Producing Hydrogen Using Hydrogen Generators

Producing Hydrogen Using Hydrogen Generators

A hydrogen generator’s primary purpose is to produce hydrogen gas using water as raw material through a proton exchange membrane (PEM). The proton exchange membrane was first introduced by NASA in the 1960s. Hydrogen gas generators are the most cost-effective, safe, and efficient alternative to the use of H2 high-pressure cylinders.

As compared to a cylinder, a gas generator produce gas on demand 24 hours a day, meaning you don’t have to worry about exhausting your existing resource of gas at any point in time. In comparison, hydrogen generators can be maintained anywhere with the need of few to no safety measures. To know more about our hydrogen generator, view the ThalesNano Energy hydrogen generator.

What is PEM?

PEM is an abbreviation for the proton exchange membrane, also known as a polymer electrolyte membrane. The purpose of a PEM is to conduct protons while acting as a reactant barrier and electronic insulator.

Proton exchange membranes are made of ionomers (polymers). The characteristics of PEM to act like a reactant barrier and an electronic insulator is of great importance in proton exchange membrane fuel cells; more known merely as hydrogen generators.

What is Hydrogen Gas?

Hydrogen is one of the most abundant elements found in the entire universe. However, hydrogen is not found in its gaseous state on earth and needs to be manufactured using hydrocarbons by separation of the hydrogen and carbons. More efficient and effective ways of producing hydrogen to meet the growing demands have been made, such as the hydrogen generators. This hydrogen is used in a number of sectors such as agricultural, chemical, and industrial.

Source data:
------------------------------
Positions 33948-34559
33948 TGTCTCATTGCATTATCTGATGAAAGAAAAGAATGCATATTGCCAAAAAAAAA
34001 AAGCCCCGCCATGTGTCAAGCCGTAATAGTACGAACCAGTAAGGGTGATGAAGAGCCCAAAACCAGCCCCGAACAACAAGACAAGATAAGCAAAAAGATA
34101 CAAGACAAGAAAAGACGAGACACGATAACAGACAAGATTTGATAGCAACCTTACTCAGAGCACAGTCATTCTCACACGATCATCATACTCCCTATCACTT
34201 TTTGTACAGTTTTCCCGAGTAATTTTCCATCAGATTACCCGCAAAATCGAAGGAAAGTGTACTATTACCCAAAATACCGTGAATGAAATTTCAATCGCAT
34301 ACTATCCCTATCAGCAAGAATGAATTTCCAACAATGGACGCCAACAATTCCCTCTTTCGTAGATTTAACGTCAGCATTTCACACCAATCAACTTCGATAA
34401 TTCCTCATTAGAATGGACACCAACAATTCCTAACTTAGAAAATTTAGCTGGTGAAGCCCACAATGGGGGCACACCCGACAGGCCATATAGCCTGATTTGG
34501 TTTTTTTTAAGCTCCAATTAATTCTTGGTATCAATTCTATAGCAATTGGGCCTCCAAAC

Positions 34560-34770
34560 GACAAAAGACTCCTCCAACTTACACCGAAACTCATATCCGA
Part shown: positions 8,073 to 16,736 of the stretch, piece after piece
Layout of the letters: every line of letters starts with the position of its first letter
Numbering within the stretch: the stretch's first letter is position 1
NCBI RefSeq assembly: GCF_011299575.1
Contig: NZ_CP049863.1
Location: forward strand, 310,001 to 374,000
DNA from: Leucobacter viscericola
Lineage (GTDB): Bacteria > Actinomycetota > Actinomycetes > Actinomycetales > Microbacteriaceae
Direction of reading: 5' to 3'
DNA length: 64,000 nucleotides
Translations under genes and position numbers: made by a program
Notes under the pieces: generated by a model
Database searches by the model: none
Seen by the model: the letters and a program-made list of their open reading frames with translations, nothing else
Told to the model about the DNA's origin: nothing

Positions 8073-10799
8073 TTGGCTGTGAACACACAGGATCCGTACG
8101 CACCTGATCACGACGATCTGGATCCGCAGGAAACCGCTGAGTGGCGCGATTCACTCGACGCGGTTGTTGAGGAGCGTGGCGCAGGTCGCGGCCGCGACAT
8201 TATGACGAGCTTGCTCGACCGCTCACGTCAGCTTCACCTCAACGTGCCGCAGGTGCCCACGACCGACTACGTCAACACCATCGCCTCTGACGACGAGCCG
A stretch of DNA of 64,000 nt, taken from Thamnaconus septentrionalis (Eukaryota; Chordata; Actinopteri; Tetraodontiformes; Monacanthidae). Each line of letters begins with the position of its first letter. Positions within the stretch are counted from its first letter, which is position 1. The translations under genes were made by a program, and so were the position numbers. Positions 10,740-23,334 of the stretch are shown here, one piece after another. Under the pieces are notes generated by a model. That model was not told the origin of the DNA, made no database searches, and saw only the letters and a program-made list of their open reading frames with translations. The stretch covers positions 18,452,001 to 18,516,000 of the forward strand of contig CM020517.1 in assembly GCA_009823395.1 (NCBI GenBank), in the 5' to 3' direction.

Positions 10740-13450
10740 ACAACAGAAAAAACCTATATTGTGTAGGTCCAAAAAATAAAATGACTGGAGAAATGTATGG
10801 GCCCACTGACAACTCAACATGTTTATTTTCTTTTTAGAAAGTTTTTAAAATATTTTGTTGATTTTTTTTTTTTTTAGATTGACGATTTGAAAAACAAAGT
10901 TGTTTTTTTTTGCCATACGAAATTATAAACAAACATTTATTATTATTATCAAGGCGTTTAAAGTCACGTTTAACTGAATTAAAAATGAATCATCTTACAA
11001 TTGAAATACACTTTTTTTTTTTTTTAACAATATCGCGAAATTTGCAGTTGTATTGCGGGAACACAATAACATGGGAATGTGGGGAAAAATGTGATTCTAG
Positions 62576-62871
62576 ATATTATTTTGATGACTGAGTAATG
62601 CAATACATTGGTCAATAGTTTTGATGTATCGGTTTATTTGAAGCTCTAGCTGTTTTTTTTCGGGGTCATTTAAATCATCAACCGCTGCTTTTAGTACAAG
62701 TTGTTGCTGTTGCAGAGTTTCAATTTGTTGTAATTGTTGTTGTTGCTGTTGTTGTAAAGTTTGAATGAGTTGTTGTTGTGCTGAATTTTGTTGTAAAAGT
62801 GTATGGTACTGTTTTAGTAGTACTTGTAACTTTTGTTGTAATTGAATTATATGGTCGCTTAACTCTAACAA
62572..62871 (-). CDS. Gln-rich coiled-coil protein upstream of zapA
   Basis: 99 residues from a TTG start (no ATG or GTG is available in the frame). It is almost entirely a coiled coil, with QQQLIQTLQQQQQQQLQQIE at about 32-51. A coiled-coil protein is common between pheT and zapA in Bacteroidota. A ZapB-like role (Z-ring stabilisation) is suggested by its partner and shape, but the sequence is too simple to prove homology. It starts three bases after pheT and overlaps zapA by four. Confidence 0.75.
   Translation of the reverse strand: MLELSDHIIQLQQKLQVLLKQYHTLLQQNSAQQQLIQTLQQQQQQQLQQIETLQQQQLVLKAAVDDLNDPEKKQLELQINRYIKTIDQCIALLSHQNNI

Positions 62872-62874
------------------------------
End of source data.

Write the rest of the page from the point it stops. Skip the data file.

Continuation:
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The most common usage of hydrogen is in;

  1. Nitrogen fixation in the Haber process.
  2. Producing hydrochloric acid (HCl)
  3. Wielding
  4. Gas chromatography
  5. Transport vehicle fuel

How Does a Hydrogen Generator Work?

The manufacture of hydrogen takes place in a hydrogen generator, otherwise known as a proton exchange membrane cell. This cell consists of;

  1. Hydrogen proton exchange membrane electrode (cathode)
  2. Proton exchange membrane
  3. Oxygen electrode (anode)
  4. Continuous supply of voltage

The production takes place via the electrolysis of water. The manufacturing takes place in steps, and reactions occur at the respective electrode.

Reaction one: At the anode, which is the positively charged electrode, oxidation occurs. Water molecules lose two electrons forming an oxygen molecule and four ions of hydrogen.

Reaction at anode: 2H2O – 4e = O2 + 4 H+

The oxygen produced in this step is extracted out through vents into the atmosphere. The hydrogen ions produced in reaction one is attracted to the cathode.

Reaction two: At the cathode, which is the negatively charged electrode, the four hydrogen ions are attracted (opposite charges attract). Here the hydrogen ions undergo a reduction reaction by gaining four electrons to form four molecules of hydrogen.

Reaction at Cathode: 4H+ + 4e = 2H2

The hydrogen gas produced in the reduction reaction is kept separated from the oxygen by means of the proton exchange membrane.

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